Covid19 has accelerated the digitisation of every aspect of our lives. We’ve been forced into sudden digital usage in education and work, access to social networks, health services, cultural activities, banking and shopping. Our increasingly digital world has the potential to leave behind the most vulnerable of society. The inability to engage with digital media can accentuate disadvantage and exclusion for those with fewer opportunities. This is particularly evident among senior adults, migrants and refugees, even young people where a lack of digital skills is synonymous with social isolation and loss of autonomy. Rather than combating digital exclusion by more simply offering more digital opportunities, BESTIE will offer the most natural and socially beneficial method: community-based exchange in creating human interpersonal connections! The partner organisations will use the project to create the digital inclusion learning environments in their own organisations and develop digital and social skills of their own staff.
While some programmes have been developed to assist vulnerable community members to improve their digital skills, the pandemic has accelerated the speed of change and the need to help our at-risk groups is greater than ever before. To complicate issues, the social distancing rules and economic downturn caused by the pandemic now mean that when the need is greatest, many adult learning community centres are working with reduced staff and limited physical capacity.
Europe is ageing fast, and in the same vein, digitization is moving very quickly into citizens' routines. Our seniors are the largest group of citizens who are info-excluded. This reality is worrying because it will quickly make them socially excluded (Source: MEDCRAVE). BESTIE will benefit seniors with few opportunities to acquire the digital skills for better functioning in ever increasing digital world, as well as by developing social ties to the community, overcoming threats of loneliness and exclusion.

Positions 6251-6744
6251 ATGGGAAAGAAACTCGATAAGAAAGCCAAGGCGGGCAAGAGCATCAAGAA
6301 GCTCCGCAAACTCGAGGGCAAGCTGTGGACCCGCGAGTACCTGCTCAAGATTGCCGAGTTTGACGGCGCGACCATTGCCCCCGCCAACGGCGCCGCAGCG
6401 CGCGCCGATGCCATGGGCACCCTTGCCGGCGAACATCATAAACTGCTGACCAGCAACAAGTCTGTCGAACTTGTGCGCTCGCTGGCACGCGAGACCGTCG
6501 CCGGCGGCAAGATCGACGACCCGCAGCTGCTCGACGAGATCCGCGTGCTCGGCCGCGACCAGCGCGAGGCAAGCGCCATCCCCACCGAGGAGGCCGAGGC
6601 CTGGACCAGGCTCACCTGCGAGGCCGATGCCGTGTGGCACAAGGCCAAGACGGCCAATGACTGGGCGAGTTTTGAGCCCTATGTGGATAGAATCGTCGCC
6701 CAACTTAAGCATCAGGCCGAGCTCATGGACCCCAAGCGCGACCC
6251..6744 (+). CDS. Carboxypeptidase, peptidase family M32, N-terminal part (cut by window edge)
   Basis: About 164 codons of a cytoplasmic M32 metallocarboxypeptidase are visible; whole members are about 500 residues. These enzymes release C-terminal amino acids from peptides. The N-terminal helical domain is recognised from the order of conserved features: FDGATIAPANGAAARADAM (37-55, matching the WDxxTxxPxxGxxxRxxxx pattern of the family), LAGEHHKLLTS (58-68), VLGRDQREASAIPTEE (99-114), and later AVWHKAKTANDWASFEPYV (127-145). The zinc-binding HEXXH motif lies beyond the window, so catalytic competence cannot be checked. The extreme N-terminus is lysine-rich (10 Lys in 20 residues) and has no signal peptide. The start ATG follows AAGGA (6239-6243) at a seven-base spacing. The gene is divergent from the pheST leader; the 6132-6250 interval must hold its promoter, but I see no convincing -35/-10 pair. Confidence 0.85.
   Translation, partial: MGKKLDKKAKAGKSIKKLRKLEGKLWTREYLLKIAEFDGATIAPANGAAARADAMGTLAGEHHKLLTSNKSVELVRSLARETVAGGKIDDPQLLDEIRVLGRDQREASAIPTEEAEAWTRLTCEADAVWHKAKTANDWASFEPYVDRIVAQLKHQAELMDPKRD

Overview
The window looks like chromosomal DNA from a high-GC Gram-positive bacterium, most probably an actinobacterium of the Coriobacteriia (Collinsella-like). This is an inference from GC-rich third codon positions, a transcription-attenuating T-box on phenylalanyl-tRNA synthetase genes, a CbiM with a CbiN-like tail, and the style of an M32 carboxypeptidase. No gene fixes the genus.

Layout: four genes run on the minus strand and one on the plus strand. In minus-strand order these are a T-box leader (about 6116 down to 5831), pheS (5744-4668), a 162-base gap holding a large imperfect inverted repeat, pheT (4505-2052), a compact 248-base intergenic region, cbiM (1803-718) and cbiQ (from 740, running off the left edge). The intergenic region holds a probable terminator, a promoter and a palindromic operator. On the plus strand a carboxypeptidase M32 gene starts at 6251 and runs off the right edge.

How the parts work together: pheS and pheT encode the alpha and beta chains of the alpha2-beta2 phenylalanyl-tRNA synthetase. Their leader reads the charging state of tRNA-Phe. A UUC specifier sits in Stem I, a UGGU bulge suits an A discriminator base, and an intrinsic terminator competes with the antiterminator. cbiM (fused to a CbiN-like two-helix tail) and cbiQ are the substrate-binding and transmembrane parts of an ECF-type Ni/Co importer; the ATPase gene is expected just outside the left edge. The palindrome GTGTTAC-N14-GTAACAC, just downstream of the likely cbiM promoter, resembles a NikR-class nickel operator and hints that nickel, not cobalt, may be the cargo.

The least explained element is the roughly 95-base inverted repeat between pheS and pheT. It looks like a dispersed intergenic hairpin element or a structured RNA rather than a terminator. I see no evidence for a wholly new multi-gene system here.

The pandemic has made displaced persons more vulnerable than ever with refugee and migrant communities suffering from the deterioration of their economic situation and lack of social connections in their new communities. The digital skillset of migrants & refugees is varied and greatly depends on their understanding of their new community’s language and access to learning pathways. Even when their digital competencies are high, digital exclusion of migrants and refugees still happens. Differences in the system in which their digital skills are now applied when combined with difficulties with the new language and a decrease in the accessibility to the digital world mean that they too experience digital exclusion. BESTIE will benefit migrants & refugees in two ways (i) by taking both roles of learners, they improve their digital competencies and social links, (ii) and mentors with advanced digital skills will. They will establish new befriending ties and links to the community, thus advancing their inclusion and integration processes and securing overall wellbeing.
Particularly vulnerable because of Covid19 impact, across the EU, 49% of young people have their working hours reduced, over 23% lost their jobs and 50% are at risk of depression. While vulnerable in many ways, young people often have developed digital competencies. In 2019, 4 in 5 young people (80%) aged 16-24 in the European Union (EU) had basic or above basic digital skills. This was 24% higher than the share of individuals aged 16-74 (56%). Young people will benefit by building their communication skills, leadership and mentorship skills, acquiring a reputation as educators and community support implementors, as well as build their networks and boost their confidence, which leads to better employment prospect in the future and better links to the community
The BESTIE - Befriending for Social and Digital Inclusion project will evoke cooperation within the community on an intergenerational basis, bringing together seniors, migrants and young people, with the help of adult educators, to overcome the digital and social exclusion of these groups, by allowing them to work together on bridging key skills gaps